Post-natal brain changes in women alter the size and structure of areas connected to perceiving the feeling and perspective of others, according to a new study published Monday in the journal Nature Neuroscience.
The study, in which researchers compared the brains of women who have never conceived with those of women who gave birth for the first time, saw that changes in the brain of the new mothers remained two years after birth, The New York Times reported.
The neuroimaging, which happened in Spain, examined 25 first-time mothers before and after pregnancy along with 19 first-time fathers, The Washington Post reported. They were examined against 17 men and 20 women without children, looking for structural changes.
The results saw a loss of gray matter in several brain areas involved in a process known as social cognition or "theory of mind," the newspaper said. The process is connected with the ability to register and consider how other people perceive things.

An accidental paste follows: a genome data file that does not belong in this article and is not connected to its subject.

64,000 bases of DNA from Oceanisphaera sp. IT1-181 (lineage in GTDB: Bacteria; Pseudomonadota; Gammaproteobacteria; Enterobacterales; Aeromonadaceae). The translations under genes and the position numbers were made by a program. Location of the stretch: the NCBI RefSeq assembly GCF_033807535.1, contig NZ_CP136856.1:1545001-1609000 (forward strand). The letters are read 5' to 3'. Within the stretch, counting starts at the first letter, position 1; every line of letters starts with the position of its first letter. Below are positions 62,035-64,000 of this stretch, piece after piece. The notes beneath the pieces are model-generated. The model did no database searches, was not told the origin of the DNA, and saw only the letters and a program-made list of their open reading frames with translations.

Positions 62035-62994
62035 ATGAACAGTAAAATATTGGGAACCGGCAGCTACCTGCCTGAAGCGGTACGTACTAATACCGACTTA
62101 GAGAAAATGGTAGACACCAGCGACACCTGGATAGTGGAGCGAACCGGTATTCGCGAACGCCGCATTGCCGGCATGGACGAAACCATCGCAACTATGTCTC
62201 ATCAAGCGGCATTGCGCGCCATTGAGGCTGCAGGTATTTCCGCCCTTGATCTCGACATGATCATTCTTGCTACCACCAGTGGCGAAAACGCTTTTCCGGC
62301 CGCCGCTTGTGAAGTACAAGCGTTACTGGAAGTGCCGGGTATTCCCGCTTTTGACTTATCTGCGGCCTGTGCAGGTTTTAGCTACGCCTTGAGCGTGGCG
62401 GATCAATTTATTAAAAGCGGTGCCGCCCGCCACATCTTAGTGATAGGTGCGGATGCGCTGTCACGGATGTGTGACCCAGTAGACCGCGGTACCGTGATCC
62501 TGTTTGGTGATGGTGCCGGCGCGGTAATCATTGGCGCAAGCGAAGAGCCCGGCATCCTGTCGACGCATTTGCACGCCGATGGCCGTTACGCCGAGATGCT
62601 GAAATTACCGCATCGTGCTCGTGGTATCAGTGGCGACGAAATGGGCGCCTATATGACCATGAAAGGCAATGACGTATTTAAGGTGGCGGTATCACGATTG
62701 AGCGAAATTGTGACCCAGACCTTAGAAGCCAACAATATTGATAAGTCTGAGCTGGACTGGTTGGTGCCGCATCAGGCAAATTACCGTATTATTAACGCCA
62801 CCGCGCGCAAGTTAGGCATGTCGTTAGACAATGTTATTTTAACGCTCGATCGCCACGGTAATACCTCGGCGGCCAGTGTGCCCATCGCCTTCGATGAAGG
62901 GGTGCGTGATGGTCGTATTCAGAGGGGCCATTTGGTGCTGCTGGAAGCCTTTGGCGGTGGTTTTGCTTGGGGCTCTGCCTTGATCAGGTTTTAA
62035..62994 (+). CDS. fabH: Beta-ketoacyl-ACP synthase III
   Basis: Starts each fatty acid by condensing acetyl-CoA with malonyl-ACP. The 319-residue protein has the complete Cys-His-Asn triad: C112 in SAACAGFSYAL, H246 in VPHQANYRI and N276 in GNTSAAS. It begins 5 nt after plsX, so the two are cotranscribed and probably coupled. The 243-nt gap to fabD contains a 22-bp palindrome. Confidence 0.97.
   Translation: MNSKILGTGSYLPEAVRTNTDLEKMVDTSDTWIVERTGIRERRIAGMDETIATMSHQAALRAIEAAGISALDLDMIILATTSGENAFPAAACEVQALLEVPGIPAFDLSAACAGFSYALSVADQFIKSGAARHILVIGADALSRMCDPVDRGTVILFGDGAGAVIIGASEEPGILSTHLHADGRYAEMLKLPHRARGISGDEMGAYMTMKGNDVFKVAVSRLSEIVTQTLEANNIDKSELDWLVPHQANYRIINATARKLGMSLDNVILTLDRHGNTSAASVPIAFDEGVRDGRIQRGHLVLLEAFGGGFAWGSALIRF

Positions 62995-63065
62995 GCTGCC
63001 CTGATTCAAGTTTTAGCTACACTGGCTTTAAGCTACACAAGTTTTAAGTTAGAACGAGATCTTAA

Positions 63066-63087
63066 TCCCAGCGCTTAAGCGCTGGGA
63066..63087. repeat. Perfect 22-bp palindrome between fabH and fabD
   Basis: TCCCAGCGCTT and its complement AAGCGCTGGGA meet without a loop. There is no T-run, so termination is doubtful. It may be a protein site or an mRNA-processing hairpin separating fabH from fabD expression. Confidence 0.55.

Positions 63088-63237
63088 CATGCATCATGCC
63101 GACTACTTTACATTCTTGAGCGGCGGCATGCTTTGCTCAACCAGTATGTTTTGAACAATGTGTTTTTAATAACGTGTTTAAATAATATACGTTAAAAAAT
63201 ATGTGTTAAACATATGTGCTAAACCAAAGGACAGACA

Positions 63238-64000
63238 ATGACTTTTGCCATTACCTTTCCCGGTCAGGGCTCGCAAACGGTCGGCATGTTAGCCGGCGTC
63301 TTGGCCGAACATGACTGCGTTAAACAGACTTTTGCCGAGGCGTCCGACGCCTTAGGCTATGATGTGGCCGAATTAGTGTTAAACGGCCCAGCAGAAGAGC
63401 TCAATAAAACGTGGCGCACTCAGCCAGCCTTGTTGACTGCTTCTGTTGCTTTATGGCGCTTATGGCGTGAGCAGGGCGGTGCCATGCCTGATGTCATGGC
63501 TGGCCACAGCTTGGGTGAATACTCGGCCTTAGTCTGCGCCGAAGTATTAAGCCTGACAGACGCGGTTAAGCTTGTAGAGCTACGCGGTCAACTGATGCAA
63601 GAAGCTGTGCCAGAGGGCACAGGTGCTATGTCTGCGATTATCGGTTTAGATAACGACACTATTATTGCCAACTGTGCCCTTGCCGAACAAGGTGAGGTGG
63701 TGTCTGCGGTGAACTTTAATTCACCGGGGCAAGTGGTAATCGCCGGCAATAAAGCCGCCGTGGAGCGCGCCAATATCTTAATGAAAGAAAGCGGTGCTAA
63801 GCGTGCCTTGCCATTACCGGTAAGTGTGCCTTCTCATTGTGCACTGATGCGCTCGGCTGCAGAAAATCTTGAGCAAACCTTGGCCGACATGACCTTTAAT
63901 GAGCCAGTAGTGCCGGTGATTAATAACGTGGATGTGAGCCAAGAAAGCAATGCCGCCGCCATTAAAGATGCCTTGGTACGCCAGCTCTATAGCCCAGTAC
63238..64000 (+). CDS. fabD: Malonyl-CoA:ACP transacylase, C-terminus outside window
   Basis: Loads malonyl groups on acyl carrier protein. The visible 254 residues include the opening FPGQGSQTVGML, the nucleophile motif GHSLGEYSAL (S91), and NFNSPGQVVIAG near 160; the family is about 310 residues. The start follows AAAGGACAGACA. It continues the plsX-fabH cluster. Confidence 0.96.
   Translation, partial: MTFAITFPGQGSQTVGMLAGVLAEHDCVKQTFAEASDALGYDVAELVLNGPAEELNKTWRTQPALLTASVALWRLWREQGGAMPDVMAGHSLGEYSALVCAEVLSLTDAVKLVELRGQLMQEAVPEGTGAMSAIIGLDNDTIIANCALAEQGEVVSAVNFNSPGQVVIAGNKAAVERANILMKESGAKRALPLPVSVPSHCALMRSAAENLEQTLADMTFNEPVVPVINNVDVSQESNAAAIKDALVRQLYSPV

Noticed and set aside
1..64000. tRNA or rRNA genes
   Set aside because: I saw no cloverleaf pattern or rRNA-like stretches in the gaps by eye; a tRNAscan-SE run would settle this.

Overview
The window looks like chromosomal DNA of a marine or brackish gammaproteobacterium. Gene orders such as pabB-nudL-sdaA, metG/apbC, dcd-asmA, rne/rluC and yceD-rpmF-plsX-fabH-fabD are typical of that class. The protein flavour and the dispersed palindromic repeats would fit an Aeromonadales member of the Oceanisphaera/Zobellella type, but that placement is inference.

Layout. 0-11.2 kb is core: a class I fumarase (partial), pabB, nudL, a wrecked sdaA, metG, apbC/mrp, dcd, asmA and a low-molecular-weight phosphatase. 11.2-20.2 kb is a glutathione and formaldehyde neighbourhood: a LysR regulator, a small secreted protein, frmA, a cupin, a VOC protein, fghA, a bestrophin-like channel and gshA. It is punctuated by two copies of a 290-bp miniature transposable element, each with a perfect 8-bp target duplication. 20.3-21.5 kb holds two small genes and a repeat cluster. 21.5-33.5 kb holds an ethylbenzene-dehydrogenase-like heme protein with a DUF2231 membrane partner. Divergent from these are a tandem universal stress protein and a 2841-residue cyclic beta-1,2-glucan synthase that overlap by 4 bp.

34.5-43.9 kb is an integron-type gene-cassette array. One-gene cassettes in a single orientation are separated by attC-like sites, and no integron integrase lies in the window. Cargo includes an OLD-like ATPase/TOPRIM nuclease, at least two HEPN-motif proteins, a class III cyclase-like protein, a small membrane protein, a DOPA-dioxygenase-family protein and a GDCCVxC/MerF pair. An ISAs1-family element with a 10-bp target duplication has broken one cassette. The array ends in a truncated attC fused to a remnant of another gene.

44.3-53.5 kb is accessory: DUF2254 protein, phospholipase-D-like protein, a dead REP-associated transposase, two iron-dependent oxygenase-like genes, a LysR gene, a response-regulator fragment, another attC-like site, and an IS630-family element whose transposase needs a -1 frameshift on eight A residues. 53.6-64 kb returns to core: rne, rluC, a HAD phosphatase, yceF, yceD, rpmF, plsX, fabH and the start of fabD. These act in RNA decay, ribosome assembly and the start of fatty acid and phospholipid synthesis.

The pattern of structural changes researchers saw in the new mothers was so distinctive, that they were able to identify the mothers just from their brain scans, according to the Post.
Elseline Hoekzema, a researcher at Leiden University in the Netherlands who led the study at the Universitat Autonoma de Barcelona in Spain, and others told the Times that losing the gray matter may not be a bad thing and has a specific purpose.
The hormone surges in pregnancy might cause "pruning or cellular adaptation that is helpful," Paul Thompson, a neuroscientist at the University of Southern California, who was not involved in the study, told the Times.
He said the brain could be streamlining certain brain areas to be more efficient at mothering skills "from nurturing, to extra vigilance, to teaching."
"We certainly don't want to put a message out there on the lines of 'pregnancy makes you lose your brain,' as we don't believe this is the case," Hoekzema told the Times. "Gray matter volume loss does not necessarily represent a bad thing. It can also represent a beneficial process of maturation or specialization."
Hoekzema added that the pregnancy may help women's brains prepared for the needs of her infant, recognize social threats, or to promote mother-infant bonding, the Times wrote.
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